This is a selection that includes sculptures in wood, clay and mixed media.

For more detailed notes on a few of the pieces scroll down to the notes below.

Fertility Goddesses  - 1999

Twelve panels to be displayed  as a unit, each 31 x 31 x 5 cm.

Created while I was in Amman, Jordan. Note the shards are all authentic, ranging in age from the Nabatean to the Omayad period (c.300 BC - 700 AD). The sculptures are all "quoted" from historical originals to juxtapose ancient depictions of femininity.

Life, Liberty & The Pursuit of Happiness (1995)

This nearly life-size sculpture of wood and mixed media is inspired by the iconography of the Virgin and Child during the Middle Ages. It particularly draws on the tradition of statues where the Virgin's body formed a cupboard which, when opened, revealed Christ crucified. The child in this instance is a girl and both mother and child are naked when the cupboard is open. Also revealed are small figures on the inside of the doors.

The images to her left are positive, life affirming and those on her right are negative, images of oppression. The positive images are obvious and probably need no elucidation. The emphasis is on what should be a harmonious and mutual celebration of life by men and women: the spiritual, the sexual, the freedom to be part of the natural world (not protected from it), to thrill to life whether with or without a partner, and the joy of parenting. The negative images remind us of women raising children only to lose them to warfare, men who believe their gender gives them the right to control women; and the terrible consequences to women when they are defined as "lust incarnate" to be tamed at all costs. The woman in the bottom left panel (having been stoned by the spectators) is about to be buried under tons of rocks from a dump truck. This is the updated version of "stoning to death", a punishment in Saudi Arabia for women who are found guilty of sexual crimes, such as adultery.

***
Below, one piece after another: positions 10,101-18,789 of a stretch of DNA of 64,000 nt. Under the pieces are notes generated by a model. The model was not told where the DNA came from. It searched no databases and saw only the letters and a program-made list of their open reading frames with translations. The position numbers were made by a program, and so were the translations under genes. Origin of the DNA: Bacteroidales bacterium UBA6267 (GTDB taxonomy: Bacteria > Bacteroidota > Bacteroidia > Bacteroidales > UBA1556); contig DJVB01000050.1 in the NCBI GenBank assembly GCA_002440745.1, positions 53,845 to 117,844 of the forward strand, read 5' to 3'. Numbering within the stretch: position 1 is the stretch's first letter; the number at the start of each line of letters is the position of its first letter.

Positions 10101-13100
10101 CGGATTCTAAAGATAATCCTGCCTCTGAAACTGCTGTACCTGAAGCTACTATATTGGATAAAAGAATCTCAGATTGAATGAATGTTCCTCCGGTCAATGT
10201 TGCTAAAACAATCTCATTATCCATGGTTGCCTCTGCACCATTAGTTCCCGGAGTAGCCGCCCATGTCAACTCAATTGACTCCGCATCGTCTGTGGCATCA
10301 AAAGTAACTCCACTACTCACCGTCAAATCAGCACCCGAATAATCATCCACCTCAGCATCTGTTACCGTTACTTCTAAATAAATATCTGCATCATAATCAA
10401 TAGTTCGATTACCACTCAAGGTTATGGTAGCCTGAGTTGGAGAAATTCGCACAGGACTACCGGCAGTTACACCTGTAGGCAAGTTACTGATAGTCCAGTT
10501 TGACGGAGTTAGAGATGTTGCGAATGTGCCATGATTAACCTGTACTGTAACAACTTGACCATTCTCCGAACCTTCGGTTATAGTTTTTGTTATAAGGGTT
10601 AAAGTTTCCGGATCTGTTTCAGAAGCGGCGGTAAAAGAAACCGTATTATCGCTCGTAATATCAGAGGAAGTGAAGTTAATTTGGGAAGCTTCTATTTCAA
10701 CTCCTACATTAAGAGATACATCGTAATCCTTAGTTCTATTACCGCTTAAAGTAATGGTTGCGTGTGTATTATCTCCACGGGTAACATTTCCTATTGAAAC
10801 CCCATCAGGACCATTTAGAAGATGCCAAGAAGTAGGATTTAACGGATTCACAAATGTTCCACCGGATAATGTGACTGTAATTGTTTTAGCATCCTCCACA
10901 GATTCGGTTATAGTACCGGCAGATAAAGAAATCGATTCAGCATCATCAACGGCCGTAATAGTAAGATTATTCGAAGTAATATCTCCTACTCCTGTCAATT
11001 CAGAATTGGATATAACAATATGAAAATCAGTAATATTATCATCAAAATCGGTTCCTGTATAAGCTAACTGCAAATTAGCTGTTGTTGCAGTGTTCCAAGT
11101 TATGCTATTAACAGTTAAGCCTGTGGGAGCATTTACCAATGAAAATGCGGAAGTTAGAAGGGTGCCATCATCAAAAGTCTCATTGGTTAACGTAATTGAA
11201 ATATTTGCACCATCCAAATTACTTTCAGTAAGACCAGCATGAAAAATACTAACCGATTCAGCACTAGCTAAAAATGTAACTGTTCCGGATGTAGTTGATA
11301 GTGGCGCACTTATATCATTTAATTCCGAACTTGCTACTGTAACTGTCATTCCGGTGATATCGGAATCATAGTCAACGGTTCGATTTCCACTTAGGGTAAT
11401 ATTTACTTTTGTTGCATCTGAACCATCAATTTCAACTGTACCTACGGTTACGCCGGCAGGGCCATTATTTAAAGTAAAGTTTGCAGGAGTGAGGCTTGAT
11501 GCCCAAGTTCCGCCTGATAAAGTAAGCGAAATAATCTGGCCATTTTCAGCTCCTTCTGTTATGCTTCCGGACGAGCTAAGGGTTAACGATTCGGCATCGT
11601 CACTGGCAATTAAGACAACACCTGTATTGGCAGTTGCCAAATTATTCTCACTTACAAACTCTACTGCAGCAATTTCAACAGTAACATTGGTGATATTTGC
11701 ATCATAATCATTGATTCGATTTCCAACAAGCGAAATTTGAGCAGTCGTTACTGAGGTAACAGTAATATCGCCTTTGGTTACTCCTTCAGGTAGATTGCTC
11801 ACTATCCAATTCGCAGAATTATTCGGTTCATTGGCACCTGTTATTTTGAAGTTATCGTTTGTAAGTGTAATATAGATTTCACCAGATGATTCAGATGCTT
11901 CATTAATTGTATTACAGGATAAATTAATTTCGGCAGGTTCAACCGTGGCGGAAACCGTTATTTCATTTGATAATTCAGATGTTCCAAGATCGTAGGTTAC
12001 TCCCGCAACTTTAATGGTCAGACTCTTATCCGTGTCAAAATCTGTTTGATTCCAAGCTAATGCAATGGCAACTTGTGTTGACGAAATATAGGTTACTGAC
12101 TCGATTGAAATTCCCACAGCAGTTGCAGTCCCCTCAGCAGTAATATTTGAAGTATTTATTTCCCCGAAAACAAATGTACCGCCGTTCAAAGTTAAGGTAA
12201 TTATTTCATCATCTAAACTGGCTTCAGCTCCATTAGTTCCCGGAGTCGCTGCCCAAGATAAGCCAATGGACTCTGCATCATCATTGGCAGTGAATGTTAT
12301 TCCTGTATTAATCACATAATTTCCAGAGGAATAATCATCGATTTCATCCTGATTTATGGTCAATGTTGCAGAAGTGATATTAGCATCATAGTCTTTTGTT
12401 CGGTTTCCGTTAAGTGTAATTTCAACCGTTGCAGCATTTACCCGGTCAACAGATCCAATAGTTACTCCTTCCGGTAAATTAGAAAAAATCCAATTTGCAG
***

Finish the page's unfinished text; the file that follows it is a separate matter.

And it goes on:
The large, central figure has her feet in water, invoking ancient associations with female deities and their life-giving forces. The black garment of the woman is covered in quotations from women and men about the status of women as it is and as it should be. The intention is to confront the viewer with a recognizable, familiar archetype, but transformed. The shock, resulting from the viewer's perception of the unexpected, concentrates the mind on the subtle coercive power of the original image. The cult of the Virgin interestingly coincided with greater compassion in the church and small gains in the “rights” of women, but it is inescapable that the mother is celebrated primarily as the creator of sons, not daughters.

This sculpture has deeply moved many men and women in the Middle East where the emphasis on male offspring can be devastating in its impact on both sexes.

The pomegranate held by the mother refers to the traditional “apple” of Eve. The Christ child is often depicted holding it, a symbol that he is removing the sin that Eve brought into the world. The pomegranate with its many seeds is a pre-Christian symbol of fertility and refers us to the tangled web in all myth and religion of woman, fertility, birth, death and sin.

Inscribed on the mother's cloak, is part of the famous poem by Sojourner Truth, commenting wryly on gender prejudice, and patriarchal religion.

© Susanna Caldwell 2013